A key catalyst for change
Intentionally or not, Americans have been inducted en masse into the digital banking ecosystem due to Covid-19. More people are working from home, and ATMs and tellers have been restricted. Not surprisingly, some 35% of consumers have increased their online banking since the start of the pandemic. All these might paint a gloomy outlook for traditional financial institutions. Survival, however, is possible and depends on spotting the opportunities. Here’s how to compete.
Invest in Security, Software and Strategy
Lack of security remains one of the key concerns in any digital transformation project, but even more so for traditionally risk-averse end-users of brick and mortar services. The bad news is that in 2019, 61% of data breaches involved banks or credit unions. There is work to do, and the priority should be to allocate IT spend to where it delivers value. According to Deloitte, 73% of incumbent bank IT spend goes to maintaining legacy systems. Credit unions and banks must switch to better value cloud and banking-as-a-service models that offer a seamless user experience with built-in security to future-proof their service.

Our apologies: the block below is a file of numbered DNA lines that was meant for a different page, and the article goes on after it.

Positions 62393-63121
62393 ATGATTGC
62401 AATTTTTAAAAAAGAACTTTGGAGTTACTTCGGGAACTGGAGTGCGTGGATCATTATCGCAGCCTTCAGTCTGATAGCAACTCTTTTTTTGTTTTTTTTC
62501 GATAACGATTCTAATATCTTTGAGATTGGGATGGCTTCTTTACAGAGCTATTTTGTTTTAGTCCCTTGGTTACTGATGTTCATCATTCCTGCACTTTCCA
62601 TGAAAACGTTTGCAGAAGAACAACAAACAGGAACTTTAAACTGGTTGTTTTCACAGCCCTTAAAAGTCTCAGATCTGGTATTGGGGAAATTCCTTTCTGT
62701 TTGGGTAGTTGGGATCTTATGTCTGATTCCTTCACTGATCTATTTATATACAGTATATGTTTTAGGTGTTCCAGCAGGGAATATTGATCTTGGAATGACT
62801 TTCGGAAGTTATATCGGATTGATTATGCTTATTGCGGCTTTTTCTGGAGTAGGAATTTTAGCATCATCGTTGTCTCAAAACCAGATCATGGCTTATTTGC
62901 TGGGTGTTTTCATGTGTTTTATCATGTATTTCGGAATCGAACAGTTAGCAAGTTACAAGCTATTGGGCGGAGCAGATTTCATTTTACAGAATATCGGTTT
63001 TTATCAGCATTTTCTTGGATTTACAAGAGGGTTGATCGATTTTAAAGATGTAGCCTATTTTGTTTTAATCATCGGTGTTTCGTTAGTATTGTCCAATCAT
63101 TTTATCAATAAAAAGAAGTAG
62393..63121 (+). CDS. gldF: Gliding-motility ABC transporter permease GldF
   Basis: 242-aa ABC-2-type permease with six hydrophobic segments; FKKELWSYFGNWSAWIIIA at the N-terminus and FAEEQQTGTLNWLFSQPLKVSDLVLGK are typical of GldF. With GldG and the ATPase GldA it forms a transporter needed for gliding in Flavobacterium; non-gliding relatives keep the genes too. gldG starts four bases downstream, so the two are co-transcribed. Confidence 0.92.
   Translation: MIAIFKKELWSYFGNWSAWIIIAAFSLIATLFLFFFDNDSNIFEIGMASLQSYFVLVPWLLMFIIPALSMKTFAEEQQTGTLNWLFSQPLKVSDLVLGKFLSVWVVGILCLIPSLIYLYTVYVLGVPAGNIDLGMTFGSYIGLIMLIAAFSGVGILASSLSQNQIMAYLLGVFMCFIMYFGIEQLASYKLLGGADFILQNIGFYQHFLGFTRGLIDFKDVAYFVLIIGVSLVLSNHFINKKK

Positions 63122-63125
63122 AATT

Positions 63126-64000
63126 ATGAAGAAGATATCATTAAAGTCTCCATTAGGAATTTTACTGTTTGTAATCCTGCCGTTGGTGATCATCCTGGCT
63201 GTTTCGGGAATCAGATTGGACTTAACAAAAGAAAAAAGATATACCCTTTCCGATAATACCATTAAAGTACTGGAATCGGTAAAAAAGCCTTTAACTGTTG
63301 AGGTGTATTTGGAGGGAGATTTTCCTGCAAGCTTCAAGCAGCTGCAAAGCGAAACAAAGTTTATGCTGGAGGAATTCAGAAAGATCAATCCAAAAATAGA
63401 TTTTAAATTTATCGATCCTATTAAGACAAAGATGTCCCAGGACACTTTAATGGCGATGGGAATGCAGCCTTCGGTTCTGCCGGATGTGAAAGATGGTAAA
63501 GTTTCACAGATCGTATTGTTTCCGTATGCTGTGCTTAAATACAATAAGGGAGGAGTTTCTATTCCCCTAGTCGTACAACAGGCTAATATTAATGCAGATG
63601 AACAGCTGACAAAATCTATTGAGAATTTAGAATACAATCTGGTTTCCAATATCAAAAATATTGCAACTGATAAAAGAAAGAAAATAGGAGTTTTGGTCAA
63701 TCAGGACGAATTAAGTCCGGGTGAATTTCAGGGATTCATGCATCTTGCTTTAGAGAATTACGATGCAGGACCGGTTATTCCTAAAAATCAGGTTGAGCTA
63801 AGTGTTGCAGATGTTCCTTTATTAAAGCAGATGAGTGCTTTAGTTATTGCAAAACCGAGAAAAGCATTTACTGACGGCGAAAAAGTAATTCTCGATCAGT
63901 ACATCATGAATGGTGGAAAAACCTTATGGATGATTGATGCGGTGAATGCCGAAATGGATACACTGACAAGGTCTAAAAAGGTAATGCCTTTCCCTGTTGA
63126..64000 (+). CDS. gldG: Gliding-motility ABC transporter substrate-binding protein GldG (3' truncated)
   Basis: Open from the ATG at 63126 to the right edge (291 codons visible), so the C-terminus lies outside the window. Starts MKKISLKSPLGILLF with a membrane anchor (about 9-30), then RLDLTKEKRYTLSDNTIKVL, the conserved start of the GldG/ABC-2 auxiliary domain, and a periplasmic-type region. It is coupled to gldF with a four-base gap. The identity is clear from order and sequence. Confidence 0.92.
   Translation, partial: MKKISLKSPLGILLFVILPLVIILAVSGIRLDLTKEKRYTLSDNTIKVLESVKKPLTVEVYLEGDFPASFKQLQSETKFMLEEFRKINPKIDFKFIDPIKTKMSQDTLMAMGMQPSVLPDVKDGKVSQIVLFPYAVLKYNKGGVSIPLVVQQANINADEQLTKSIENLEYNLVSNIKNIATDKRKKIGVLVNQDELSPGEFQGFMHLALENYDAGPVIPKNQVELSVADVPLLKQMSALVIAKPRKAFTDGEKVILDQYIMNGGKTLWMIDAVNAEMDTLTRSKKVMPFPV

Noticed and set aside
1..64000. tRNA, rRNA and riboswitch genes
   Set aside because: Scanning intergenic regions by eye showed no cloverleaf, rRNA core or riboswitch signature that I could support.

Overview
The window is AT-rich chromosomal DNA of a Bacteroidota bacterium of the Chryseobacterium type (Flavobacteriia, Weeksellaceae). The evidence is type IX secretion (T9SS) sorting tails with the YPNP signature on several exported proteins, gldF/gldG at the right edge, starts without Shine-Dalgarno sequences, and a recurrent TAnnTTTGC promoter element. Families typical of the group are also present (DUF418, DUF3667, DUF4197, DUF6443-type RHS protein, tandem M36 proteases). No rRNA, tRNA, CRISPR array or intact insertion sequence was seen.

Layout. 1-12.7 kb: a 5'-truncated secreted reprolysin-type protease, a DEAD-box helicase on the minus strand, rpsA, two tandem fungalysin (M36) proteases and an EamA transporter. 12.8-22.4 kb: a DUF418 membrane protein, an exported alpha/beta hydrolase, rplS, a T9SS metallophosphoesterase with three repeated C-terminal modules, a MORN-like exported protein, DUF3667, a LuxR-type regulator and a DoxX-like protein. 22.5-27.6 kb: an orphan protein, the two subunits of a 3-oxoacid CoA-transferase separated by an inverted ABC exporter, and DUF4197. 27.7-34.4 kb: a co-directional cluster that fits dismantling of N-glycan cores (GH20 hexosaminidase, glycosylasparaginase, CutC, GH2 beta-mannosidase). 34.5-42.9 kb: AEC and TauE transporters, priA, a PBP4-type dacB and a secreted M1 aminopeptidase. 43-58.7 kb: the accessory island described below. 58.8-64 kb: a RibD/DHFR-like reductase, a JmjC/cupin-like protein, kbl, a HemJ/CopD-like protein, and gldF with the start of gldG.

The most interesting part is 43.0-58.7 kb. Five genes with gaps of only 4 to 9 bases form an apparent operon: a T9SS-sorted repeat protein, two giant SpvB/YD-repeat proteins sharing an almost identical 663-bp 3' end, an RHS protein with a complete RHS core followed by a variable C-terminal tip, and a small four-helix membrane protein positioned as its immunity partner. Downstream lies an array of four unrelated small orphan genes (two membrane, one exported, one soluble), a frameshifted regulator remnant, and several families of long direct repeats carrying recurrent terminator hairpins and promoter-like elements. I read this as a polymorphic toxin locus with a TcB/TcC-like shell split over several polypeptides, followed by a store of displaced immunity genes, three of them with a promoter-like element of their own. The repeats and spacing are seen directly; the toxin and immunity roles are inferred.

That also means investing in leadership versed in digital transformation, with the specific skills to implement change. If that means looking outside the traditional avenues, that is what the challenge demands.
Capitalize on Trust
One commodity that both banks and credit unions have in ample reserves is consumer trust. But it cannot be taken for granted. The new generation of end-users, particularly Millennials, are accustomed to shopping around for a best-fit service or product. To nurture their loyalty, credit unions and banks must deliver the tools, resources and services that meet their needs. And they must position themselves through marketing as a stable presence and a long-term partner in their consumers’ lives.